When Jay Sarno visited the Las Vegas strip back in the 1960s, he dreamed of building the largest resort someday. The then owner of the Cabana Motel chain in California, Sarno put his motel expansion plans on hold. He decided to stay back in Vegas, owing to the huge potential and cheap land rates. His vision took the form of Caesars Palace, and little did he realise that it would soon be the yard-stick for modern casino resorts. Even after many decades and many invasions of Nevada’s “Pride Lands”, Caesars is a symbol of overindulgence and opulence.
Why so Mighty?
Sarno envisioned a casino with a Greco-Roman theme, with luxuries for customers, fit for the feted Roman Emperor Caesar himself. Teamsters Union Central States Pension Fund stepped in with the financial requirements and Sarno secured a loan of $10.5 million. The thirty-four acre strip across the famous Flamingo Hotel was the chosen site for the project. Noted European architect Melvin Grossman turned the dream of the $19 million extravagant property into reality. It was fitted with Roman-style friezes and statues, magnificent fountains and Roman columns, chiselled in Italian Carrera marble.
True to its name and vision, the casino achieved the $1 million mark in revenues on its 1966 opening party itself. It surpassed other popular establishments like the Desert Inn and Tropicana in terms of extravagance. Costume actors who played Cleopatra and Caesar to greet guests, become more like the tradition of the famous resort, continuing through the years.
The 700-room hotel casino resort came with many attractions for the guests. Rich gourmet restaurants with free-flowing wine and sensuous Roman Goddesses for waitresses; lavish suites with Jacuzzi tubs; and showroom booking performances by Barbra Streisand and Frank Sinatra were all sought after by celebrities and aristocrats alike.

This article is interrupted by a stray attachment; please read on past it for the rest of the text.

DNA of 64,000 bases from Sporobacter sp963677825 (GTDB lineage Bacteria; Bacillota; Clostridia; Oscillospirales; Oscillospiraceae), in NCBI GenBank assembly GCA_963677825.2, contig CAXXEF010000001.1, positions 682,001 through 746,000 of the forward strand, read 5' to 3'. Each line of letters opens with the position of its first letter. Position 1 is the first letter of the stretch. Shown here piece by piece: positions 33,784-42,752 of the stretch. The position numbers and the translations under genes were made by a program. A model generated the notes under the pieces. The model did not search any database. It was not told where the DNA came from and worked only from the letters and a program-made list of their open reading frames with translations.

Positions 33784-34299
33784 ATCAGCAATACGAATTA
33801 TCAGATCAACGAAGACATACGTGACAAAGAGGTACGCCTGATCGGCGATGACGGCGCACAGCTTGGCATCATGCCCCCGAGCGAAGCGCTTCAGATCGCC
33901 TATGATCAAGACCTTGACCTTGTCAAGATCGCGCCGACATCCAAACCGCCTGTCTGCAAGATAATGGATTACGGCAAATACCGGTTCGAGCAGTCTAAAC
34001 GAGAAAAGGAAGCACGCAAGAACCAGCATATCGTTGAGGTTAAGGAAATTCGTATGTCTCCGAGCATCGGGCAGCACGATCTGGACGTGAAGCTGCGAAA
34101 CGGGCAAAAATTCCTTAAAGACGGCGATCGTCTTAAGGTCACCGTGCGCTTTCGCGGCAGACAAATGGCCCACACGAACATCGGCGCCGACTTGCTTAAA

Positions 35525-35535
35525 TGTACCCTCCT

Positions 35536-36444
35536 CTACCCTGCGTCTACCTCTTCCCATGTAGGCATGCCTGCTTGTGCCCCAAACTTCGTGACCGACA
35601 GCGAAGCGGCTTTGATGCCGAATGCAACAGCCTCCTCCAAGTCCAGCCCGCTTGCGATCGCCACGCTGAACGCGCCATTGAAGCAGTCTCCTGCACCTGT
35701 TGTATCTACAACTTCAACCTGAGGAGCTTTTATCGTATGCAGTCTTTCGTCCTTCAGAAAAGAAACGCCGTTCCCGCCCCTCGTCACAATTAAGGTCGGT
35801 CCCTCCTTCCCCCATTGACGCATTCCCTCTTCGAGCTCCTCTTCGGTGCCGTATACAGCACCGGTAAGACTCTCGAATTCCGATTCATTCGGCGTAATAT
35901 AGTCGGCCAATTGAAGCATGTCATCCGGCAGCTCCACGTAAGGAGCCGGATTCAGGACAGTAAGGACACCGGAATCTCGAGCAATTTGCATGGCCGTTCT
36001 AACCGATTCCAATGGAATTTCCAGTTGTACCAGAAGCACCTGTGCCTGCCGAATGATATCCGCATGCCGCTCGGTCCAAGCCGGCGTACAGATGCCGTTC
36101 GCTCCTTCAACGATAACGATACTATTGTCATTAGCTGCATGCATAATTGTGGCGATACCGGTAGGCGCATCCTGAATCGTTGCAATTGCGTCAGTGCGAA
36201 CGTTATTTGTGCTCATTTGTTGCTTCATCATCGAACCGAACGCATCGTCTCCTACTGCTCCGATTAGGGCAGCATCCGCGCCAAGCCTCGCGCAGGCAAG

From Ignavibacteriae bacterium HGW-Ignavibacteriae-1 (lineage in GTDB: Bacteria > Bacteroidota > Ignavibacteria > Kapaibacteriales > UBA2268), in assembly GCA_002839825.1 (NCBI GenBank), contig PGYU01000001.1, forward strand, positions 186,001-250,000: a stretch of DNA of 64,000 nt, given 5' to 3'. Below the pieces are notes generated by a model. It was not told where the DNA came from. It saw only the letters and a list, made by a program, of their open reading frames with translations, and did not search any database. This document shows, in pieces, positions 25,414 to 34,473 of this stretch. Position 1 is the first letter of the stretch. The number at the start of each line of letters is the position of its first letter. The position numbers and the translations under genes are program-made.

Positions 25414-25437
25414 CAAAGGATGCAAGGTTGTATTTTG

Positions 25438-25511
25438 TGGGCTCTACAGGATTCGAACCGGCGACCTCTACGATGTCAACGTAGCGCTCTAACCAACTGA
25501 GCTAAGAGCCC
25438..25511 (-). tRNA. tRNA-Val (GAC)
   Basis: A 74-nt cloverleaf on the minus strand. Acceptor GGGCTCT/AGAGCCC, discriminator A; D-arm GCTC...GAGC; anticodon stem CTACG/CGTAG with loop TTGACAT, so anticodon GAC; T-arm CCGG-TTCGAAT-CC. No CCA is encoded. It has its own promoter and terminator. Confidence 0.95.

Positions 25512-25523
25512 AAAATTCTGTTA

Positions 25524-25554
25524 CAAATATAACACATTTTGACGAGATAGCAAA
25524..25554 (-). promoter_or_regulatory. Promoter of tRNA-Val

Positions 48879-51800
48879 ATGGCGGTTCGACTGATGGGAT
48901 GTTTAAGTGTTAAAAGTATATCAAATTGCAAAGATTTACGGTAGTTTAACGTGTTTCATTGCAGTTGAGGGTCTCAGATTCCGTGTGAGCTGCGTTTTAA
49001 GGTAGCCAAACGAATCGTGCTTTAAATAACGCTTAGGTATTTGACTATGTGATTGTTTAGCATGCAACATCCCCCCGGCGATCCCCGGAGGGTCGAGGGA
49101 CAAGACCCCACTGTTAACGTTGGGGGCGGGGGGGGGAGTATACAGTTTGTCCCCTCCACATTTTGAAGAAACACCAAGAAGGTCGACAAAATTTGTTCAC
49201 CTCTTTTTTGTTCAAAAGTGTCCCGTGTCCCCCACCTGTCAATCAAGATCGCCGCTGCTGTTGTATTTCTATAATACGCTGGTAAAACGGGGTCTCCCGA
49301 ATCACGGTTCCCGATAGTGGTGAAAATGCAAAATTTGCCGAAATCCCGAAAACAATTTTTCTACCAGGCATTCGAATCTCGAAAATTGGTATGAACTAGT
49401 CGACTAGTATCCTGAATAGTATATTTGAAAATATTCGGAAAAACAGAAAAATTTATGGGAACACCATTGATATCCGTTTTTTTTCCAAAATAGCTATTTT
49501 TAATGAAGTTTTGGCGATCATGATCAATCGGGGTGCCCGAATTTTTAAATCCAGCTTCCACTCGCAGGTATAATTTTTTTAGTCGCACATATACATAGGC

Sliding into Distress
Today, the tabloids are filled with predictions and gossip of Caesars Palace’s financial doom. Experts say the financial state was many years in the making. The fight with debt has lasted six years already, starting 2009 and amounting to over $20 billion. The situation is not made easy to understand for the general public. Many details remain confidential until the company wraps up its negotiations with creditors. However, some filing with the United States Securities and Exchange Commission (SEC) sheds light on certain aspects.
The operating company, Caesars Entertainment Corporation, runs brands like Caesars, Horseshoe and Harrah’s; owning 44 resorts and casinos across the United States. It heads ventures like the Paris, Flamingo, Linq Hotel, and other Hollywood resorts.
As of November 2014, Caesars Entertainment Corporation is far from making any profit, according to reports by Bloomberg News, with Caesars Palace reporting losses of $908.1 million in the third quarter of 2014, more than any other casino in Vegas. It seems like the hit the establishment took during the recession is not going away any time soon; and the largest unit of the company is doomed to run out of cash in 2015, unless drastic measures are taken.
Is Bankruptcy a Saving Grace?
On December 19, 2014, the Corporation said that it had decided to file for bankruptcy under Chapter 11, by the end of January 2015. This would slash its $18.4 billion debt to $8.6 billion. This, along with the restructuring of the company, should help establish a sustainable capital structure. However, this bankruptcy plan will work, provided a restructuring agreement is reached with creditors, key bondholders and other stakeholders.
According to an SEC filing, the operating company proposes to follow the Real Estate Investment Trust (REIT) structure, which will split the operating unit into two companies – one with the aim of owning property and the other managing these assets. With this restructuring and the bankruptcy filing, primary creditors might get back 100% of the owed debt, while others could recoup over 93%.
Now, it is just a question of waiting and watching what fate has in store for this iconic establishment.